On May 19th, Meghan Markle will marry Prince Harry at Windsor Castle. People are waiting to see her dress, the wedding party, cake, and countless other things. But people are also wondering what title the American actress will have after she weds Prince Harry.
The press will likely begin referring to her as Princess Meghan, but she actually won't be given an official princess title. Just as Kate became Duchess of Cambridge after Prince William became Duke of Cambridge on their wedding day, Meghan will likely be a duchess.
There's been quite some conjecture about what title the queen will give her grandson when he marries Meghan. According to People, most royal insiders expect the queen to make Prince Harry the Duke of Sussex.
Other possibilities for Harry and Meghan’s titles include the Duke and Duchess of Clarence and Avondale, the Duke and Duchess of Windsor, and the Duke and Duchess of Connaught. However, Windsor is an unlikely title given that the last Duke of Windsor (Edward VIII) abdicated the throne in order to marry his divorced American wife.
“Unless they create a new title for them, I think the Duke of Sussex is the most likely title,” Joe Little of Majesty magazine told People. “Otherwise, Meghan would be known as Princess Henry of Wales and people wouldn’t not understand that these days. But they may surprise us," he added.
If a woman who marries into the royal family doesn't receive the title of Duchess, then she will be officially referred to by her husband's name along with the title princess.
Other royal experts believe the queen might bestow the title of Duke and Duchess of Connaught, which was a dukedom in Ireland created by Queen Victoria for her third son, Arthur, in 1874, which became extinct less than 70 years later.
While some believe that would be a symbolic gesture that would indicate the union between Ireland and England, others think it would be resented by Ireland. In that case, the queen may wish to avoid controversy.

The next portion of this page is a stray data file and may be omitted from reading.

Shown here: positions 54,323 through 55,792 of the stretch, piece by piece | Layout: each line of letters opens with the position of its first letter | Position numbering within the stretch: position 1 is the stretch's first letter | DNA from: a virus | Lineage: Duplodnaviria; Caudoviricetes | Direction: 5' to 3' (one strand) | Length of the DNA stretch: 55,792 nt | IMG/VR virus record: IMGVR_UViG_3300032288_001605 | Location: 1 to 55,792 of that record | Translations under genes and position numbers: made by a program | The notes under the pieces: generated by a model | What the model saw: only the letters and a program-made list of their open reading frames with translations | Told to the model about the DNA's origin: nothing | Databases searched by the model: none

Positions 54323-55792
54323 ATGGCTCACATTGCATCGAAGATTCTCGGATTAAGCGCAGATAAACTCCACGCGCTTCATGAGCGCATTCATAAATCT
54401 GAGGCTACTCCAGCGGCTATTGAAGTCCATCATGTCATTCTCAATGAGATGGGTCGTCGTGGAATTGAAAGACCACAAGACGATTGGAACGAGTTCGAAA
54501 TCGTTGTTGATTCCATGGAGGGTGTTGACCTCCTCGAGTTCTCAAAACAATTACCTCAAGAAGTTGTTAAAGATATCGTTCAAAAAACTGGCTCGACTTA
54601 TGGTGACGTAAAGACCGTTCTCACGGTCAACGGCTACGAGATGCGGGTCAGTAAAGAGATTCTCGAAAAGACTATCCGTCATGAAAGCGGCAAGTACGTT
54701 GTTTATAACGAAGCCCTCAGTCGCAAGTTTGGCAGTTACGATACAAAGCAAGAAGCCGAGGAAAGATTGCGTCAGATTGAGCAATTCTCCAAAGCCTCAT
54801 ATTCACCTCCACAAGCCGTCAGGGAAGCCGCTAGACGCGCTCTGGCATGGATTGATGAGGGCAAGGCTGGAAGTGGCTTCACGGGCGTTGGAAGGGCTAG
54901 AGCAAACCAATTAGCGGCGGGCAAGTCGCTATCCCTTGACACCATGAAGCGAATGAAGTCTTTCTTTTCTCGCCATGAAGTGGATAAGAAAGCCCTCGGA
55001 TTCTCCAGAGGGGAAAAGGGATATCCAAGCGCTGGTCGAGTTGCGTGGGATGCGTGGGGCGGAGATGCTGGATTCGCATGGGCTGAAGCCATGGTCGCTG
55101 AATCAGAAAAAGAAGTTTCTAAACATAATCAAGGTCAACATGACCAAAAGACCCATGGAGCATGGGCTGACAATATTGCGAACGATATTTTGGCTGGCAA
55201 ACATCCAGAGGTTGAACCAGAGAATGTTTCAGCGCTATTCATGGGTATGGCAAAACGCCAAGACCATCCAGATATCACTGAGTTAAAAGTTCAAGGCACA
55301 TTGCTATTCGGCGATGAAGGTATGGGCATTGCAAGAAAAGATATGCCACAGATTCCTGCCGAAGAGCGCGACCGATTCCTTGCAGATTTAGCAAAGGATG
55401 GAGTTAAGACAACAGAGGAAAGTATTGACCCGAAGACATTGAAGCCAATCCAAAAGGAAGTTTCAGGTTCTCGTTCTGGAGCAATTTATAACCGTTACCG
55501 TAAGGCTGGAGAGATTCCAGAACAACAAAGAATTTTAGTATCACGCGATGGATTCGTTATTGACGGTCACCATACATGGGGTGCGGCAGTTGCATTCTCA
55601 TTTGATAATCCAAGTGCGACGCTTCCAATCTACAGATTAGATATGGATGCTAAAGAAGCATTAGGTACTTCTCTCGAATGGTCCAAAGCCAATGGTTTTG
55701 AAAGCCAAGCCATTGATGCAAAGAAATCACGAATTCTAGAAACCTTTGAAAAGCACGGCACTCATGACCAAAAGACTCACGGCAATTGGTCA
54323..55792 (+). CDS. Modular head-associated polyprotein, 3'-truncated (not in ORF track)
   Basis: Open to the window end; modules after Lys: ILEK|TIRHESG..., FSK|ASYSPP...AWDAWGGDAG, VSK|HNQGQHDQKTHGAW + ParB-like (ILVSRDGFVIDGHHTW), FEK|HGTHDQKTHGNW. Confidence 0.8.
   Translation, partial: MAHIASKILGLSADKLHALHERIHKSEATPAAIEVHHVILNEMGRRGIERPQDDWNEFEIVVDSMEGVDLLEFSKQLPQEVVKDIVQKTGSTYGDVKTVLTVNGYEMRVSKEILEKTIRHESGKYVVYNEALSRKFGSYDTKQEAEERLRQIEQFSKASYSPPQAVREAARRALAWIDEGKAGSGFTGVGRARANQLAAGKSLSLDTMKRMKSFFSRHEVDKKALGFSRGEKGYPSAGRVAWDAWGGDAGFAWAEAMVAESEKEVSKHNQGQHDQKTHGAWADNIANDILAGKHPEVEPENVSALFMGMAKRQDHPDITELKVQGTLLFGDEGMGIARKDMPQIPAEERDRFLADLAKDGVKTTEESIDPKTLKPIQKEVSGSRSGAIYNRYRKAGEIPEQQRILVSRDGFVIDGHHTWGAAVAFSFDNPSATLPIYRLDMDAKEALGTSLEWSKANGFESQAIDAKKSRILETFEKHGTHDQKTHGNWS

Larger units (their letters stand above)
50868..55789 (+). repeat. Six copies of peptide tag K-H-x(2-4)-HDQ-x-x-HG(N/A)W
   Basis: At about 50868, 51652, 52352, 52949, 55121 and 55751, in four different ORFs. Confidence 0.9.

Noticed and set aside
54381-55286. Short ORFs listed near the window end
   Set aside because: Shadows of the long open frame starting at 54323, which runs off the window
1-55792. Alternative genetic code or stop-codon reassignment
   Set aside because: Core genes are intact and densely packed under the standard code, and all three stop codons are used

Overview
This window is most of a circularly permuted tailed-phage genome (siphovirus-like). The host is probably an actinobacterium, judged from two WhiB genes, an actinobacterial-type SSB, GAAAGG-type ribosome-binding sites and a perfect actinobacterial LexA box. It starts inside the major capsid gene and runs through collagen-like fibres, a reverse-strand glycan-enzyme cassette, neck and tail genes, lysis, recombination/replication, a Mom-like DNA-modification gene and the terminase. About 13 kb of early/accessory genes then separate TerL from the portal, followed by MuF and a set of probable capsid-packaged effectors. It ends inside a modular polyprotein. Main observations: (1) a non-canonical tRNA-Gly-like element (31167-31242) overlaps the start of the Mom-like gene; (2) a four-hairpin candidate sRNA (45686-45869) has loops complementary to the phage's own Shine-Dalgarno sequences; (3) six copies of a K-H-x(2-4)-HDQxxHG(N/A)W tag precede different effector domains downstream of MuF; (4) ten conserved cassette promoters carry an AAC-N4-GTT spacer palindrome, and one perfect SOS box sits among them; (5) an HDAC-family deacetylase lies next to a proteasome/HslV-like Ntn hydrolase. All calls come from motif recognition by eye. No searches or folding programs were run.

Royal expert Richard Fitzwilliams believes the choice of Connaught is unlikely: "I would suggest that one of the highlights of the queen's reign was her visit to Ireland and there is no doubt it would be seen symbolically as a very important continuation of the close relations that now exist, but we must remember that the Republic of Ireland has existed (for decades) and it just simply isn't conceivable that it could happen without being preceded by substantial debate in Ireland," he told The Independent. "This has not happened. I don't think it would even be considered at the palace."
Likewise, author Joe McGowan, who has written extensively on the history of Sligo County in Ireland, says he doesn't believe the Irish people would be happy.
"It would be appalling and an anathema to any real Irish person. If they want to give dukedoms over in England, they can give them away in abundance. It doesn't bother me, but I think they should keep their noses out of Connacht," he told The Independent.
Not everyone shares his doubts. Royal commentator Noel Cunningham believes Ireland is receptive to the decision.
"It is not beyond the realms of possibility that almost as a nod and a courtesy to Ireland and the new-found 'détente' that has developed between both countries, that the English foreign office would advise the queen that this is a good time to resurrect that title," he says.
Prince William and Kate Middleton's titles will likely be temporary. William, who is next in line to the throne behind his father Prince Charles, is expected to become the Prince of Wales when Charles ascends the throne. Kate will take on the title of Princess of Wales, which was last held by Princess Diana.
While Kate also does not have an official princess title yet, she did list her occupation as “Princess of the United Kingdom” on Prince George’s birth certificate. Likewise, William listed his occupation as “Prince of the United Kingdom.”
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